mixer. Since the pH of coagulation is critical (>8.5), an acid (mainly H2SO4) is added prior to
coagulation to maintain optimum pH conditions. The coagulated water would discharge to
flocculation tanks with mixers to provide gentle mixing of the coagulated water for the
destabilised particles to form flocs. At the entry to the flocculation tanks, flocculant
(polyelectrolyte) would be added to aid the process. Flocculated water would be removed
from the water by passing through the gravity filters filled with sand granular medium for
the single media filter and with anthracite (coal) / sand for the dual media filter. Inline
coagulation is used and the dosage of the coagulants depends of the seawater quality. The
most relevant process conditions for inline coagulation with metal salts are pH, dose,
velocity gradient (G), shear rate (Gt) and temperature .pH affects the surface charge of
colloids and determines the predominant coagulant species. Therefore, floc size and
structure (porosity, density) may differ as a function of pH. Flocs formed at low pH and low
dosage are reported to be denser and less porous than those formed at high pH and high
dosage (Shin & O’Melia,2006). The physical properties of flocs are sensitive to flocculation
conditions such as G and Gt. Increased shear reduces the average steady-state size of flocs.
Higher G values lead to larger fractal dimension, which is related. The design of the
flocculation tank depends of the seawater parameters. An important consideration in inline
coagulation applications is the fate of coagulated & flocculated particles in the pipe network
feeding the pre- treatment plant. It is important to consider if the flow regimes in the pipes
favour floc growth or break the flocs. Studies on turbulent pipe flow for particle
destabilization and aggregation show that for Reynolds number between 8 000 and 16000,
the reaction rate for particle aggregation increased. Beyond 16000, the reaction rate
decreased and may be attributed to a reduced collision efficiency of the primary particles
and/or disruption of microflocs if the turbulence intensity in the pipe reactor exceeds a
certain critical value. Reports on flocculation experiments in pipes of various diameters (8–
600 mm) show that under steady-state conditions, a decreased floc size is observed with an
increasing flow velocity (Johir et al.,2009; Mitrouli et al.,2008)).




Fig. 23. Principle of coagulation-flocculation-dual media filtration




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32                                                                Expanding Issues in Desalination

Anthracite or Pumice can be replaced by Filtralite which has excellent properties for
use in pre-treatment filters in desalination plants. Filtralite media is made by burning of
clay at about 1200º C, followed by crushing and sieving. The material has a porous
structure and when crushed, a large surface area is exposed. The aggregates do not
release harmful substances, and the acid solubility is minimal. With Filtralite, time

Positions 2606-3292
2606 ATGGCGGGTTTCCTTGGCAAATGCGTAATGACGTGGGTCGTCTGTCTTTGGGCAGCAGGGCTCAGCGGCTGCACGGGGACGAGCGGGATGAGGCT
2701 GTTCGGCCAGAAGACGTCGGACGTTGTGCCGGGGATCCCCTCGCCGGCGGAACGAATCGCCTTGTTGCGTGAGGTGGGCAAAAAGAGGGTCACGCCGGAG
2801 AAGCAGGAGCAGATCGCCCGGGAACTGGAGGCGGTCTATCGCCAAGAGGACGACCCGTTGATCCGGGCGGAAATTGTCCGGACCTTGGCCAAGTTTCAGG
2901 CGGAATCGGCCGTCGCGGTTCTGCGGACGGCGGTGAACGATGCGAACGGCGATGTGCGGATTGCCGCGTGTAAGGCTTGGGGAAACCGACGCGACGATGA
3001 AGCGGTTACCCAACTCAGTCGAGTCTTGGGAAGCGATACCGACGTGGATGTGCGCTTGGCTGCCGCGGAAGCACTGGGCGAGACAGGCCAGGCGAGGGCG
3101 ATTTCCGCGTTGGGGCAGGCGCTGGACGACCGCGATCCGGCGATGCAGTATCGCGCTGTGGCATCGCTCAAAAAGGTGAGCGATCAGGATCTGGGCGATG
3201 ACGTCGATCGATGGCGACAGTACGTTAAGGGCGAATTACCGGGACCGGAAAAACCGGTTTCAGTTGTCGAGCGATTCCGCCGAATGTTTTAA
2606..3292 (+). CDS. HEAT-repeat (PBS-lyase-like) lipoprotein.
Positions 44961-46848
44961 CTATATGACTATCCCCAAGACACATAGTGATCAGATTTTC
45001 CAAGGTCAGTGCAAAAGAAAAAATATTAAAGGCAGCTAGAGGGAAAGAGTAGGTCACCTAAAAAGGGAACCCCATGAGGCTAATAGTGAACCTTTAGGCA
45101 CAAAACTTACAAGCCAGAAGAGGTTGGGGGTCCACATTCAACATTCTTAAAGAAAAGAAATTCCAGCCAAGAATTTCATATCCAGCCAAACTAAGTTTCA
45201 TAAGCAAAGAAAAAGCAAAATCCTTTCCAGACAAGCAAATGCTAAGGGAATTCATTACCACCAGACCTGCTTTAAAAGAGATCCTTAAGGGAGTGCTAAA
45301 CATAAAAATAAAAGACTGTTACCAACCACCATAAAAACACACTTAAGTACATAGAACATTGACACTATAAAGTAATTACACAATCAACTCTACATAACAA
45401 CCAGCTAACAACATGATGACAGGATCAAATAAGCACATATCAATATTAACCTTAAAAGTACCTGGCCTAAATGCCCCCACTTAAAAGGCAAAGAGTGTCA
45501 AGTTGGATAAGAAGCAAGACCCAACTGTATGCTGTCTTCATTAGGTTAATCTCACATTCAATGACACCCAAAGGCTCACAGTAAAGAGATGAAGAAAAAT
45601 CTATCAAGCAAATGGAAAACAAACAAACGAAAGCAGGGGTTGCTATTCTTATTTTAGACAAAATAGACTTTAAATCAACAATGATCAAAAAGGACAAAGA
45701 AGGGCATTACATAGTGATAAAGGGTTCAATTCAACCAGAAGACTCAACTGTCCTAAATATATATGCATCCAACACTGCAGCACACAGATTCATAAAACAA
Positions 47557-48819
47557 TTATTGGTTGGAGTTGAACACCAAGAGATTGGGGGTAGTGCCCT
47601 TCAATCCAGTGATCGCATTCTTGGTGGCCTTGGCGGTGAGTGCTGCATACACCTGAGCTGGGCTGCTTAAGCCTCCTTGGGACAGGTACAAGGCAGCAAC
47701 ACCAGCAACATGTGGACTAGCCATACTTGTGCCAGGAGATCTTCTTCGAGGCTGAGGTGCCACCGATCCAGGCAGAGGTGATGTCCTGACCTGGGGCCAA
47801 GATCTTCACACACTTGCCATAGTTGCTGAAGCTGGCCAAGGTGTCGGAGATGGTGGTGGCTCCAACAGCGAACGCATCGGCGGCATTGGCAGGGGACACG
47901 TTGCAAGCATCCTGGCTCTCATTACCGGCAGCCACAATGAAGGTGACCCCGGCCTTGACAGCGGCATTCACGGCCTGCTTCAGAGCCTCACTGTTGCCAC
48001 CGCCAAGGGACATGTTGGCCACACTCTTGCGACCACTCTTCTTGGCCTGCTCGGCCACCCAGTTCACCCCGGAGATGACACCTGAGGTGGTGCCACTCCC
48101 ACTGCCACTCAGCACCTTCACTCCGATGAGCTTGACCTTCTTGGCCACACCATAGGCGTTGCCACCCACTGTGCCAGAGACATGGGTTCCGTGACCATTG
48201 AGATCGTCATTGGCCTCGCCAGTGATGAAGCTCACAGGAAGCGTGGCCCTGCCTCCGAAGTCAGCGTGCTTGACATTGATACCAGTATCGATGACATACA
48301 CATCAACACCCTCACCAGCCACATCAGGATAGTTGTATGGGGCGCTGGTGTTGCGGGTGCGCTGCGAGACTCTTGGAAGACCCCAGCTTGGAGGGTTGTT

between backwashes can be increased by about 25%, then reducing use of backwash
water (Mitrouli et al.,2009).
The use of two media types introduced in a DMF will provide a good coarse-of-fine
filtration process for desalination facilities. The total height of the two media ranges between
1.4 – 1.6 m based on a half layer part for each media. Pre-treatment processes are similar to
the processes utilised for treating fresh water (in surface water drinking supplies). It is
expected that sand and anthracite would be replaced about every 10 years.
A new development of DMF for seawater pre treatment have been proposed based on a
total height of the media of 3 m -4 m and related with a higher filtration velocity (15 m/h). A
linear relation ship has been demonstrated between the total height of the media , the
filtration velocity and the final performance of the DMF.
The pre-treatment filters will also be provided with a backwash system. All chemical feed
systems have been designed using prudent engineering practices and providing at least one
standby chemical feed pump per system and adequate chemical mixing upstream of the pre-
treatment filters.. Filters will be equipped with distribution boxes, crosswalks, wash
headers, filtered water weirs, automatic backwash controls, backwash waste piping and
valves and cell isolation gates.
Algal cells proved difficult to remove by direct filtration. The filter clogging (headloss) as a
function of algal content has been evaluated in number studies and proved that this process
is limited by this parameter. Petruchevski (Petrusevski et al., 1995) has demonstrated that
algal removal efficiency by dual media filters was shown to vary strongly with algal species,
suggesting that properties other than size and shape (algal motility, presence of outer
mucilaginous layer, algal cell form) may have had a significant impact on filterability.

 Parameters                     Single media filter              Dual media filter
 anthracite
 Height m                                                        0.7 – 0.8
 Effective size mm                                               1.0 - 1.5
 Uniformity coefficient                                          ≤ 1.4
 sand
 Height m                       1.0 – 1.5                        0.7 – 0.8
 Effective size mm              0.8                              0.6
 Uniformity coefficient         ≤ 1.3                            ≤ 1.3
 Velocity m/h                   6-8                              7 - 10
Table 8. Specification of the single media filter and the dual media filter
Filtration problems caused by algae were grouped into three categories:
1. penetration of stable algal cells into the filter media;
2. interferences with coagulation/flocculation caused by extracellular algal materials; and